So how do we make time to get the work done? Create books? Write? Draw? Read? If you're just starting out, unpublished, and trying to get your foot in the door, you probably have a day job. So there goes a vast amount of time you could be dedicating to your writing or drawing. The good news is, that day job can actually help you tremendously. I haven't had a day job for a long time now, but I did when I first started out. Before I was published, I worked at a children's book store in Brookline, Massachusetts. (Shout out to Terri and The Children's Book Shop!) It was a great experience and I learned a ton about the picture book market. I had the chance to read the latest books and see what contemporary authors and illustrators were doing in the business. It also got me out of my own head sometimes, which as a creative, can be imperative.

I worked five days a week, then I'd go home, eat dinner, and sit down in my make-shift studio space, and work again. But this time on writing or illustrations for my portfolio. I spent three years sending out postcard mailers, every three months, to any art director whose address I could find. Years went by and I never heard anything. It was a tough time, filled with a lot of self-doubt and a bad case of the hypotheticals.

It's really easy to get caught up in playing out all the scenarios that can happen. I'm super type A, which means I generally overthink things to death. As I sat at my drawing table night after night, I would obsess over getting published, breaking through, or meeting the right art director who'd finally give me a shot. Here's the thing though-- I had to give myself a shot first. If I didn't believe I was talented enough to publish a book, then how could I expect anyone else to?

Unfortunately, the kidlit industry, is a one in a million. Literally. Not everyone gets to do this. So many things have to line up. It's like fate. Or a romantic comedy (although at times it feels like a tragedy). But at the end of the day, you either do the work or you don't. All the stars could align and you finally get your shot, but if you don't have the work done and haven't put in the time, it won't matter, and the opportunity will pass you by. It's easy to say you'll get around to it someday. But let's be honest, you won't. You have to make time for your craft. Ideally everyday, and if not everyday, regularly in a schedule that works for you. Even if it's just an hour a week you carve out for yourself to write or draw, take it! It's a start, and hopefully that one hour will become important enough to you, that you'll make time for another hour, and another hour, until you find you've created enough time for yourself to follow your dream and really make a go of it.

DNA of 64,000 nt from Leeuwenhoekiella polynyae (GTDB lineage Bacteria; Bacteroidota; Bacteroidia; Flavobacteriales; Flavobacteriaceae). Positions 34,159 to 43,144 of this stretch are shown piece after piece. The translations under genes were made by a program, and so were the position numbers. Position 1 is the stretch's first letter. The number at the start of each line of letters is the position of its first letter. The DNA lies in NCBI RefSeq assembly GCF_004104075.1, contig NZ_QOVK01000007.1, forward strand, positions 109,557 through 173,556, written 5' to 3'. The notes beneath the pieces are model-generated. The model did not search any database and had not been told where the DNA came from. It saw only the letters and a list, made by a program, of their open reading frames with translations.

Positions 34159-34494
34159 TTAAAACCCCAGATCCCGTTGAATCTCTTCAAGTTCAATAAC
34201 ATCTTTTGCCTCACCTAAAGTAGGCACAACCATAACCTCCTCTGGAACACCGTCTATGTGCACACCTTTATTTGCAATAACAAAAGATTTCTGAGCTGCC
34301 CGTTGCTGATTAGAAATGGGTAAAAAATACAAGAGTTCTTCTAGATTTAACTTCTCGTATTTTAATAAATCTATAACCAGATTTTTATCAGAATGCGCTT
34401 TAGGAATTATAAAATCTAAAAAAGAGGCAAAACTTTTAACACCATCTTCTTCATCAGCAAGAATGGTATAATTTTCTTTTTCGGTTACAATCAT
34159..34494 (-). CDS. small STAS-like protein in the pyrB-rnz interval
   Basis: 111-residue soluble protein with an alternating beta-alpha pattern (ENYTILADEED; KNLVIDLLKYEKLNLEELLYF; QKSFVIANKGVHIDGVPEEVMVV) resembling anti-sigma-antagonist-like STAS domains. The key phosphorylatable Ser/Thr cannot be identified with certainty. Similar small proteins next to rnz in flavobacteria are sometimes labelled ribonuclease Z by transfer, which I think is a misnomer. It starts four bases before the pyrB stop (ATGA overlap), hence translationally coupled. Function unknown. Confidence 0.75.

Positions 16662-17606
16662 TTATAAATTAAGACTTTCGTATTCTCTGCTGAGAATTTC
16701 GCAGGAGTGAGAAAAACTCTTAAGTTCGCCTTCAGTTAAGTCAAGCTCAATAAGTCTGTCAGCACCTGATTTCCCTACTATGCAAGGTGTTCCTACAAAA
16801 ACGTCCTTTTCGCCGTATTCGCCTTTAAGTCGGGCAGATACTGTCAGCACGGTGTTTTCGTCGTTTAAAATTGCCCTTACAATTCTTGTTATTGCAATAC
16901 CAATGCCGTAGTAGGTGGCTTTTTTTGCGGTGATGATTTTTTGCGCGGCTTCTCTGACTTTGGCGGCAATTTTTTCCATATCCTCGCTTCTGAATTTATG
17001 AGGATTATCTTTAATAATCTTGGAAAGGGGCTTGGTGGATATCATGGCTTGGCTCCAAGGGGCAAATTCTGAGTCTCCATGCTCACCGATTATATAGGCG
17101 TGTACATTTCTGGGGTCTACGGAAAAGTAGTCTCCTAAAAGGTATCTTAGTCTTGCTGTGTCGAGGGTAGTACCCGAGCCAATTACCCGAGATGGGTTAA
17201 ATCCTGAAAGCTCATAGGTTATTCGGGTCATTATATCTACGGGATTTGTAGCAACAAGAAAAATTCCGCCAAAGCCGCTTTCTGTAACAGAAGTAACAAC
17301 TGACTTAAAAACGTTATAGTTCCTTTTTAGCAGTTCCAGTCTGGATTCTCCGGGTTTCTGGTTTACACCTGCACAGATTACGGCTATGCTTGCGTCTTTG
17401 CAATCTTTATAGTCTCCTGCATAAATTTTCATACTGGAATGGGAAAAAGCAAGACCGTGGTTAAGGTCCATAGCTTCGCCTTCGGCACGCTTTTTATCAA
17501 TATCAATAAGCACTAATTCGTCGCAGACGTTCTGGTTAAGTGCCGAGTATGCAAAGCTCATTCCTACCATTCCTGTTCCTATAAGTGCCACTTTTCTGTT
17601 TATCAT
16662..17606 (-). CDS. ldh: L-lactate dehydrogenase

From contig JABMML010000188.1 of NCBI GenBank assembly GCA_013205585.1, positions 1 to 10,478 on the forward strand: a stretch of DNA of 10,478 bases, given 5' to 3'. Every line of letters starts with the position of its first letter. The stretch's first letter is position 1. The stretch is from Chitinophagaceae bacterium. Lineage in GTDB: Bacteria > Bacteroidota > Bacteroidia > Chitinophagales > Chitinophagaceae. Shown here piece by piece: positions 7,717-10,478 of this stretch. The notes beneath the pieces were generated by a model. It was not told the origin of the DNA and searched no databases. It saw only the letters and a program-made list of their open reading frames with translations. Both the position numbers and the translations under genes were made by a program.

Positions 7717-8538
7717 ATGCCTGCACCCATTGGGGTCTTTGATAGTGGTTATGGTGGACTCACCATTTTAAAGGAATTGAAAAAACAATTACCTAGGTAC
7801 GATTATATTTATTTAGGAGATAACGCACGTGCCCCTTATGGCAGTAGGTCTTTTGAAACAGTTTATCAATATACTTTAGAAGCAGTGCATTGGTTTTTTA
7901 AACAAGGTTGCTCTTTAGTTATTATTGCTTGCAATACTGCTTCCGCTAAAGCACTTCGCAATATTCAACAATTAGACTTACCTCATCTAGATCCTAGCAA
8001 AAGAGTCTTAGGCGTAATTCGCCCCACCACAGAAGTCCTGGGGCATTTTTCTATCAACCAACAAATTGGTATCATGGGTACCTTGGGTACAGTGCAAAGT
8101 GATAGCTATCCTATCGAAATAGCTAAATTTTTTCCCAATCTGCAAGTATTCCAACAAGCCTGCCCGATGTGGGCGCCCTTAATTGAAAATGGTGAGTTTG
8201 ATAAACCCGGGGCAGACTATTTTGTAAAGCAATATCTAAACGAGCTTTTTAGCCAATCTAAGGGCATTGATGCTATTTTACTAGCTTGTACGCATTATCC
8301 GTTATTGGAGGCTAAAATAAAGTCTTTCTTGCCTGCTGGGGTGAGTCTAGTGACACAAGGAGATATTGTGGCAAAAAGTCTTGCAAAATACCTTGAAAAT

I tend to get caught up in the hypotheticals particularly when I'm in the midst of a submission. After all this time, I still do it, even though I know better. I worry over if anyone will like my work or the dummy I've spent months fine tuning. Will it sell? Will it ever see the light of day? Or will it just end up in a drawer? If it does sell, who will buy it? Will I be working with a new publisher? Which then brings on a whole new list of worries: Will we work well together? Will our visions for the book align? The list goes on and on. Thus, a bad case of the hypotheticals.

But none of that really matters at the end of the day. Because it's about the work. Once it's out there, you've done your job. And whatever the result, you have to be okay with that. Trust what you've put out there. And if it's not that one that makes it, try again. And again. And again. This industry is a numbers game. Be your biggest advocate. Pick yourself up and keep going.

Even now, I'm still not used to rejections. I think it's safe to say that none of us are. But with each one, you can get a bit tougher, a bit stronger. Be open minded. Listen to constructive criticism about your work, and then discard the stuff that doesn't resonate with you. I find that the criticism that I get the most upset over, or react the strongest to, is usually the one thing I need to address. At the end of the day it's your work, and you have to do what feels right for you and your book.

Ideally, when I go out on a submission, I always want to sell the book, obviously. I try not to worry about how I will feel if it doesn't sell. Which is tough, because I've put months of work into something that may never make it on a book shelf. I recently went out on submission with a new project, that I knew was a long shot, considering the concept. But it made me laugh every time I worked on it, so I wanted to try it out in the marketplace. Unfortunately, although I had a lot of editors think it was funny too, it ultimately wasn't the right fit for anyone. And that's okay. I can't control what other people think about my work. Nor can you. But you have to keep trying.

So I still get up every morning and do the work. I write about what I think is funny. Or what my hilarious (I know, I'm biased) two-year-old said the other day. And I keep going. Because I love this job. It truly is the best job in the world.

So keep going. Keep writing. Keep drawing. And keep those hypotheticals at bay. Get up each day, and put in the time. Because dreams need nourishment and only you can provide that for yourself.